How To Drive Planned Parenthood Out of the Abortion Business

Science, technology, and life.
Feb. 3 2012 3:25 PM

Planned Obsolescence

How to drive Planned Parenthood out of the abortion business.

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Is it possible Planned Parenthood supporters and detractors really want the same thing in the end?

Brendan Hoffman/Getty Images.

Poor Susan G. Komen.

William Saletan William Saletan

Will Saletan writes about politics, science, technology, and other stuff for Slate. He’s the author of Bearing Right.

The Komen Foundation, which funds work against breast cancer, is the latest casualty of a campaign to drive Planned Parenthood out of the abortion business. For years, pro-lifers have picketed Planned Parenthood clinics, pushed lawmakers to stop funding Planned Parenthood, and pressured private donors, including Komen, to stop giving money to the organization. Although Komen’s money has gone to Planned Parenthood’s breast-cancer prevention work, pro-lifers demanded that Komen cut off its support, on the grounds that any money to Planned Parenthood supports abortions.

So Komen gave in and ended its support for Planned Parenthood. And now, after a backlash, Komen is giving in again and rethinking its decision. It’s anyone’s guess where Komen will stand tomorrow. But the underlying question still needs to be addressed. If you want to put Planned Parenthood out of the abortion business, what should you do with your money?

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Look at the latest annual report from Planned Parenthood Federation of America, issued two months ago. The table on page 5 shows that over the course of a year, PPFA provided 3,685,437 contraceptive services and 329,445 abortions. That’s a ratio of 11 to 1.

Internationally, the ratio is even higher. Look at the latest annual report from the International Planned Parenthood Federation. The table on page 13 shows that over the course of a year, IPPF provided 33,854,786 contraceptive services and 1,411,494 abortions. That’s a ratio of 24 to 1. Did I mention condoms? IPPF distributed 152,397,194 condoms. That’s 108 condoms per abortion.

What happens when you provide condoms and contraceptive services? Women who don’t want to get pregnant don’t get pregnant. Which means fewer women are in the market for abortions. The abortion business dries up.

That’s what was happening from 1995 to 2003, according to an analysis published two weeks ago in the Lancet. The article, Induced abortion: incidence and trends worldwide form 1995 to 2008, finds that the global number of abortions fell from 45.6 million in 1995 to 41.6 million in 2003. But by 2008, the number had risen to 43.8 million. On a per capita basis, from 1995 to 2003, the number of abortions per 1,000 women of childbearing age fell from 35 to 29. From 2003 to 2008, the rate hardly moved, from 29 to 28.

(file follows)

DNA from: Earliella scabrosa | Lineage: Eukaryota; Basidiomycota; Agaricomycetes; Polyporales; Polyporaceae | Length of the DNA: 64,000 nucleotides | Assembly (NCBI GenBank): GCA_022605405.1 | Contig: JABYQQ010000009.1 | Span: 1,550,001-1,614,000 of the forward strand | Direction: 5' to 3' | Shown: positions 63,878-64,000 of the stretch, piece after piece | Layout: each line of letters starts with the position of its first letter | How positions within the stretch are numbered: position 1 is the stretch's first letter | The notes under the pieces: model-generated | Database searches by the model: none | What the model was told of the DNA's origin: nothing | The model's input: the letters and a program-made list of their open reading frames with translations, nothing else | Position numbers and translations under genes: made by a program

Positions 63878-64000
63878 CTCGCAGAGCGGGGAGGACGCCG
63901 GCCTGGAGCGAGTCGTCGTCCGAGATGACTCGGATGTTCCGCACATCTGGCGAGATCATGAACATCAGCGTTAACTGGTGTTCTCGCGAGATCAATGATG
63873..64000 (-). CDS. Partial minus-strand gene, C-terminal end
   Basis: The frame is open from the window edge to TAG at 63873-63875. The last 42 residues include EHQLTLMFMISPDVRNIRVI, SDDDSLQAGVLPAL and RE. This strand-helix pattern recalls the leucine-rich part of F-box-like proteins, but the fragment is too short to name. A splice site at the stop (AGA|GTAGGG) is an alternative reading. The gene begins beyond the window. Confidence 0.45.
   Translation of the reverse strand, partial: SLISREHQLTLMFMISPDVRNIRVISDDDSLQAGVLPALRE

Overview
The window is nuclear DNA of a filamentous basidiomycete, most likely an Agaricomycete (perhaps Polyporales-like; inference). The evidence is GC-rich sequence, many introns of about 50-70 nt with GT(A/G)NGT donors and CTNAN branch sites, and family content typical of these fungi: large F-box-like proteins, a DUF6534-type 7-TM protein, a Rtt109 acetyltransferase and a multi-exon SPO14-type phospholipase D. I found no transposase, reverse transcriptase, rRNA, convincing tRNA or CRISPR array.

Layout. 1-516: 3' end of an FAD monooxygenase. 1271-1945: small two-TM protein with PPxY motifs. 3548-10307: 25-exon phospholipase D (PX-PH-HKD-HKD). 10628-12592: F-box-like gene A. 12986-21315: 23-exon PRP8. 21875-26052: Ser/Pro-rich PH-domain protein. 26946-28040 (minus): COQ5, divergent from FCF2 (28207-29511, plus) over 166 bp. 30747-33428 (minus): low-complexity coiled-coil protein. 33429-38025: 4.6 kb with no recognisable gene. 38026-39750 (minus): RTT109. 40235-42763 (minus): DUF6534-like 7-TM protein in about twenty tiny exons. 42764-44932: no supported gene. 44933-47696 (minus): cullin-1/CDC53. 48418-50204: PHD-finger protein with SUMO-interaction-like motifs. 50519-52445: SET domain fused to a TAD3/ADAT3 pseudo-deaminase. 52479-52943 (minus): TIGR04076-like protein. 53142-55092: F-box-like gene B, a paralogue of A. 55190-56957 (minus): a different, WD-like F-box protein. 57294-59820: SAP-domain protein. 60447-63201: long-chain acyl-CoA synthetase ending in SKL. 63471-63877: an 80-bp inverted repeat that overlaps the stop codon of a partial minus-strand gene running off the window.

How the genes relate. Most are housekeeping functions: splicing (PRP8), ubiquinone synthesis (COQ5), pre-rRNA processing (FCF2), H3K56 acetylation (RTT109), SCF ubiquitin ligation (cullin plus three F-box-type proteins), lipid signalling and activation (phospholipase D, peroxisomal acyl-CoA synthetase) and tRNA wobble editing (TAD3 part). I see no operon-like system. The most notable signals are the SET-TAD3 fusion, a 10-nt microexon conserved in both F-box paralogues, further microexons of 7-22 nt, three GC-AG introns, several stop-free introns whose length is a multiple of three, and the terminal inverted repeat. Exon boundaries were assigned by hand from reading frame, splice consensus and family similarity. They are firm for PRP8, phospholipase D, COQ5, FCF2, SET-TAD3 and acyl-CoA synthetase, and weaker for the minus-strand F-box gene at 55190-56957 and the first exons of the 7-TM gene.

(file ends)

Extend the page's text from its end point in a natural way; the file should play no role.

Why did the decline stop? Look at the trend data published last year by the United Nations in World Contraceptive Use 2010. From 1995 to 2000, contraceptive prevalence increased worldwide at an annual rate of nearly half a percentage point. From 2000 to 2005, the rate of increase dropped in half. From 2005 to 2009, it stopped altogether. The abortion rate stopped falling when the contraception rate stopped rising.

When you break down the data by region, the pattern becomes even clearer. The Lancet article reports:

We found that the proportion of women living under liberal abortion laws is inversely associated with the abortion rate in the subregions of the world. Other studies have found that abortion incidence is inversely associated with the level of contraceptive use, especially where fertility rates are holding steady, and there is a positive correlation between unmet need for contraception and abortion levels. The unmet need for modern contraception is lower in subregions dominated by liberal abortion laws than in those dominated by restrictive laws, and this might help explain the observed inverse association between liberal laws and abortion incidence. Global levels of unmet need and contraceptive use seem to have stalled in the past decade: the percent of married women with unmet need for contraception fell by 0.2 percentage points per year in 1990-2000, but essentially did not change in 2000-2009. Family planning services seem to not to be keeping up with the increasing demand driven by the increasingly prevalent desire for small families and for better control of the timing of births.

In other words, if you outlaw abortion and limit contraception, you get more abortions, because more women who don’t want to have babies get pregnant. And when women who don’t want to have babies get pregnant, they find ways to get abortions, whether you like it or not. The way to get fewer abortions is to provide contraception—and to teach people to use it diligently, which is a moral project, not just a technical one. That way, fewer women who don’t want to have babies get pregnant. And the abortion rate goes down.

Apparently, the evil morons at Planned Parenthood haven’t figured this out. They’re trying to flood the world with contraceptives. If they succeed, they’re going to shrink global demand for abortions. They’re killing their own abortion business.

Why not help them?

If you want to drive Planned Parenthood out of the abortion business, don’t send them less money. Send them more. Help Planned Parenthood become what it has wanted to be all along: The organization that helps women avoid unwanted pregnancies, so they don’t have to abort them.

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